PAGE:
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Rooting Android malware capable of full system control identified

Rooting Android malware capable of full system control identified

Rooting Android malware capable of full system control identified

Google is doing everything in its ability to keep malware and hack apps away from the Android ecosystem – at least on the Play Store. Unfortunately, hackers are one step ahead and the newly discovered Android malware is proof enough. Dubbed AbstractEmu the phony code was discovered by security researchers at the Lookout Threat Labs who found the malware rigged in functional apps. The worrying thing is, it roots the device without even you knowing it and then makes way for more malware to be installed.

AbstractEmu exploits five different security loopholes in the Android ecosystem to gain “root” access on mobile devices. This evidently gives the malware more access to the system permissions than it should ideally get, and therefore, completes exposes your world to hackers.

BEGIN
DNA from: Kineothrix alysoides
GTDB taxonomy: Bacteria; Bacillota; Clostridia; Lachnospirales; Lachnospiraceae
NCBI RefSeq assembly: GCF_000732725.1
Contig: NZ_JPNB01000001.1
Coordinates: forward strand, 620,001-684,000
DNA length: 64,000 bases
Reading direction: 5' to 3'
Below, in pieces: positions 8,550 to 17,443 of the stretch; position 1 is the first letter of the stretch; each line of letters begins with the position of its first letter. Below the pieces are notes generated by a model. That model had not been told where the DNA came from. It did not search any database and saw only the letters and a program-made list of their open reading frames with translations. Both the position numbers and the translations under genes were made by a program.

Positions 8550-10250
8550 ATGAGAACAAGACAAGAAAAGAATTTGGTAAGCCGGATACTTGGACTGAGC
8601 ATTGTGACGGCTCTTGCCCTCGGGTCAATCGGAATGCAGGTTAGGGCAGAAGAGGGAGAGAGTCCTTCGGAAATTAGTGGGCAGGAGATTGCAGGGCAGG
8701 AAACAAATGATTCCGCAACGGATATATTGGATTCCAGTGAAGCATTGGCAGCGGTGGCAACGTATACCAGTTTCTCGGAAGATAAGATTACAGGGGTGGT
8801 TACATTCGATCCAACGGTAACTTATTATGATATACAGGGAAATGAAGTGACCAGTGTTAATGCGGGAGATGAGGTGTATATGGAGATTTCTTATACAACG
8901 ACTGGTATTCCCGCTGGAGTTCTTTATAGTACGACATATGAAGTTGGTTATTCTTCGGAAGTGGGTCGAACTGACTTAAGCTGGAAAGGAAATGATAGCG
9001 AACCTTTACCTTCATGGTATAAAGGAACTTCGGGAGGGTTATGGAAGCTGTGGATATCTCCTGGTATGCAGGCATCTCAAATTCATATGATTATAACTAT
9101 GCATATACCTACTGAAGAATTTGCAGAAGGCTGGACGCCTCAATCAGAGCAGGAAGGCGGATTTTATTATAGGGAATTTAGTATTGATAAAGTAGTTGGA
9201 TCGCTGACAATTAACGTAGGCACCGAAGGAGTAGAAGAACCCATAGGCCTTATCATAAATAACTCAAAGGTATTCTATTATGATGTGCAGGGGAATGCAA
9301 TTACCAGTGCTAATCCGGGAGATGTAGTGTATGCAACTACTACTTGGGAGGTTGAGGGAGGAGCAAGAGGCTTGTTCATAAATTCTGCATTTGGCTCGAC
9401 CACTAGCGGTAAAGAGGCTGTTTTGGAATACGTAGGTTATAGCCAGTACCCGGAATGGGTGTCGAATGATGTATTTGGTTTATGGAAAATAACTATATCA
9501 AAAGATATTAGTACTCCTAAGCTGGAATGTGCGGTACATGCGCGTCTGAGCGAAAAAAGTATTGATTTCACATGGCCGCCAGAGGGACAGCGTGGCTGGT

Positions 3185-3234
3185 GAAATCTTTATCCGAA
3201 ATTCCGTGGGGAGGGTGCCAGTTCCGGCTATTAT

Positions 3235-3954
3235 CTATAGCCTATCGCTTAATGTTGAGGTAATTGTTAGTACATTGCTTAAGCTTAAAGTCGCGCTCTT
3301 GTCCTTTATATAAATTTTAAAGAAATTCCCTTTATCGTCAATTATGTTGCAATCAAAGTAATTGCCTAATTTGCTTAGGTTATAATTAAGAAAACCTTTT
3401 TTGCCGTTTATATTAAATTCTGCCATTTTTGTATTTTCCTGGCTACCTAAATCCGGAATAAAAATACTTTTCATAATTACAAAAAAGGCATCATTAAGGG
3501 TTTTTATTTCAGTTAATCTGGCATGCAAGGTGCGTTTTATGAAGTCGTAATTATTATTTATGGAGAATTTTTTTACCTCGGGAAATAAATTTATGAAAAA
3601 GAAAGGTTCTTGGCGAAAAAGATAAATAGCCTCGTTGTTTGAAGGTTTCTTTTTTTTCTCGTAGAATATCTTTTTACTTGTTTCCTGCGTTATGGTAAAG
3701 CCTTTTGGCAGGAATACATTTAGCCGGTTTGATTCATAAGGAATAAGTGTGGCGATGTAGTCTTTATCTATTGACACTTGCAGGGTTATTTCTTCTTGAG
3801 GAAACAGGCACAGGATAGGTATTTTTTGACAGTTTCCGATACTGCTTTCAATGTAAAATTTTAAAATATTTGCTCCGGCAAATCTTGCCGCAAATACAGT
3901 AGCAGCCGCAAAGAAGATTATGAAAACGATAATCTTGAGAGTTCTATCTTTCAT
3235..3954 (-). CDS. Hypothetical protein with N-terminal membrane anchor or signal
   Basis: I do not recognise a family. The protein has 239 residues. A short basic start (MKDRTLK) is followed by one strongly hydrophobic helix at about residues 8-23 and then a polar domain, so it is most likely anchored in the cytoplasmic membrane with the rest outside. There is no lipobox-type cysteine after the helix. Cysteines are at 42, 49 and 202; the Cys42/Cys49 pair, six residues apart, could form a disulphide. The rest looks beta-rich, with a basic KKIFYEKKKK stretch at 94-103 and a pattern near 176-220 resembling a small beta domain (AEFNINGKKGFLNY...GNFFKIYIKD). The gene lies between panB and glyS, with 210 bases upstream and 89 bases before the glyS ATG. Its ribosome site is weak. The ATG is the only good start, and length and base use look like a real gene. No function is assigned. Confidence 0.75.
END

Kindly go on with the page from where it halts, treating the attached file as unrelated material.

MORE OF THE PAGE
The security firm identified the malware to be present in 19 utility apps (like data savers, app launchers or password managers) on Play Store and third-party stores like Amazon App Store, the Samsung Galaxy Store, plus Aptoide, APKPure and other lesser-known Android app markets.

One of these apps identified is the “lite Launcher” having more than 10,000 downloads in the Play Store. After the security firm’s discovery, the app has been removed from the Play Store but might be still present at other places.

Installing such apps results in a three-stage infection modus operandi and the user unintentionally installs spyware that has full access to contacts, call logs, SMS messages, location, camera and microphone. As scary as it sounds, the end result of such a breach could be serious, as all the sensitive information is up on user’s device.

Why the malware was created is still unknown as the command-and-control servers on which the malware was on, went offline before Lookout researchers could identify the final payload. The way in which it was designed suggests it could have stolen passwords, credit card numbers or sensitive information from an unfortunate Android user’s phone.

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